Why is monitoring volcanos important? Because even though some of our many active volcanos sometimes cause earthquakes, tsunamis, and lava flows, or can spew tons of ash into the air, the area surrounding them is exceptionally fertile; which happens to be why some of our largest cities are close by. One billion people currently live within 150 kilometers of active volcanos.
Ample warnings are needed when an eruption is imminent to safeguard human lives as well as prevent damage to infrastructure, such as supply chains. To get advance warning of an eruption, we can monitor the flux of volatile species, like He, CO2, CO, SO2, H2S and HCl that are emitted by volcanos, which all send important clues. Besides the amount of those gases, isotope composition is also an important parameter.
- The Thermo Scientific™ Helix™ SFT is a state-of-the-art instrument used in noble gas mass spectrometry and is known as the instrument of choice for achieving highly precise measurements of helium isotopes. These isotopes are unique tracers for monitoring volcanic activity, as 3He/4He ratios within the gases emitted from the volcano increase shortly before the volcano erupts. With helium samples collected at the source, the Helix SFT Noble Gas Mass Spectrometer can provide a much-needed warning of a potentially major eruption.
- The Thermo Scientific™ Delta Ray™ Isotope Ratio Infrared Spectrometer can measure the isotope composition of the emitting CO2 from the earth’s crust and provide you with continuous CO2 data, which is another important indicator of impending volcanic activity. As seen here, when data crosses the red line, decisions can be made ahead of time to evacuate the nearby population, transmit warnings to area airports and businesses, and power plants can be shut down to avoid potentially catastrophic damage.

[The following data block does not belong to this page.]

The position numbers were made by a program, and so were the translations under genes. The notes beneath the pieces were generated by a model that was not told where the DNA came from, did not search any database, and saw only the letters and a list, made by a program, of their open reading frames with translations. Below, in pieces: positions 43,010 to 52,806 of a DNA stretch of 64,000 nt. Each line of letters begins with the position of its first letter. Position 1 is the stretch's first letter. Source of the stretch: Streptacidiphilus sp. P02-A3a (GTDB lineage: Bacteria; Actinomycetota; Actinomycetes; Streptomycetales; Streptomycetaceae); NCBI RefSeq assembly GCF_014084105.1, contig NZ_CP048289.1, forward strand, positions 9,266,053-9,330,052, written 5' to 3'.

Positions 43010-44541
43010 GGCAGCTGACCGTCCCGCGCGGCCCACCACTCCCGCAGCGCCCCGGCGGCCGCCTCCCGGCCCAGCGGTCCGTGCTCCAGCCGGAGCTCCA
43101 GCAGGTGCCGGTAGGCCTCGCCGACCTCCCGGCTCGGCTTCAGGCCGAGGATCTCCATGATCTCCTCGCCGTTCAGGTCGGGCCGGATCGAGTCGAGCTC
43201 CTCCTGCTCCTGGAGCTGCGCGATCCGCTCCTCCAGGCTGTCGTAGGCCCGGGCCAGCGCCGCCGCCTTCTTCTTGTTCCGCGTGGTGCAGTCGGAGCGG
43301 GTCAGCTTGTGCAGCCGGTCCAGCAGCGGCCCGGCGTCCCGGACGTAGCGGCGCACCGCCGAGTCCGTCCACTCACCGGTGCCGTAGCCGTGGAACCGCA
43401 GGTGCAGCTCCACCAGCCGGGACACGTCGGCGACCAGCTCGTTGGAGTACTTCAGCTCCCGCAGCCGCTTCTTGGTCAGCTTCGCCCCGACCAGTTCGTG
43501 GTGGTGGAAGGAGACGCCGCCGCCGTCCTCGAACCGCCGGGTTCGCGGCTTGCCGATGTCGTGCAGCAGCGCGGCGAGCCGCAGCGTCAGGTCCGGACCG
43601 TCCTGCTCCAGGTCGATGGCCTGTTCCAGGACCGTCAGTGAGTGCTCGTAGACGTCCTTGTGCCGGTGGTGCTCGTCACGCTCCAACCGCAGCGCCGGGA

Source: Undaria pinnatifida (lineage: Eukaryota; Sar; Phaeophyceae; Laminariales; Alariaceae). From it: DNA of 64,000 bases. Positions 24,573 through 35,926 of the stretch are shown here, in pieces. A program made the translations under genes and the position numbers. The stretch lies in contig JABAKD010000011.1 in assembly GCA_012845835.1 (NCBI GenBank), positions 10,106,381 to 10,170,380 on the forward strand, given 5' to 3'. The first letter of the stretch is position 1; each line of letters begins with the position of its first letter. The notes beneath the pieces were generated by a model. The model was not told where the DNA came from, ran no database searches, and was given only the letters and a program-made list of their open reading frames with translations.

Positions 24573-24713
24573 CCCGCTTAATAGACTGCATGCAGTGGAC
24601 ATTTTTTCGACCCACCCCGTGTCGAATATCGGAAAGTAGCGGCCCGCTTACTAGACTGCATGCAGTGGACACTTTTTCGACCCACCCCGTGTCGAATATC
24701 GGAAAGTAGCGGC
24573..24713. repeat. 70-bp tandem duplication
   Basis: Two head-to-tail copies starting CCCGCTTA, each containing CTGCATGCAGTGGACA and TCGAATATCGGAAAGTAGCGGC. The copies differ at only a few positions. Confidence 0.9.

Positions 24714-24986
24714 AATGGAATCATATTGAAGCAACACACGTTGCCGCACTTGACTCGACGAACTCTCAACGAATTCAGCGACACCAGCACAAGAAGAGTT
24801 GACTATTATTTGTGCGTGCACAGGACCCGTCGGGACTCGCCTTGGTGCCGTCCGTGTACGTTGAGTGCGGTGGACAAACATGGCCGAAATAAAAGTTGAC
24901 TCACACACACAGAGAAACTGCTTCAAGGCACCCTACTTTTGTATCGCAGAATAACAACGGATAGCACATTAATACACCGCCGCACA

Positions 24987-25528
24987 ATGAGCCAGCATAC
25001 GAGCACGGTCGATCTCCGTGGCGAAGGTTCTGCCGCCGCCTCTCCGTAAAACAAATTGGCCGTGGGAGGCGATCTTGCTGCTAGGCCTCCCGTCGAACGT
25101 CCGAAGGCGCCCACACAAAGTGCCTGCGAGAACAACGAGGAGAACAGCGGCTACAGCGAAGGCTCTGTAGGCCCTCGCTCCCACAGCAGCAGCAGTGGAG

Now you can measure volcanic gases in the field
Instead of bringing samples back to the lab from the field, researchers can now bring just data, opening new avenues for research. Studies have shown that the ratio of CO2 and SO2 in a volcanic plume, can systematically rise in advance of explosive eruptions. Now that real-time isotope ratio infrared spectrometry (IRIS) can be implemented in the field, researchers can investigate if there are corresponding pre-eruptive changes in δ13C-CO2. This technology has potential to complement other methods of monitoring to forecast volcanic eruptions.
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For example, the Trail by Fire expedition determined the flux of gases from volcanoes along the Nazca subduction zone in South America—15 volcanoes in 5 months—to learn how much of the subducted volatile budget is released back into the atmosphere, and how much remains trapped deep in the earth.
For more information on the Noble Gas Mass Spectrometry and Isotope Ratio Infrared Spectrometry visit www.thermofisher.com/VolcanoMonitoring.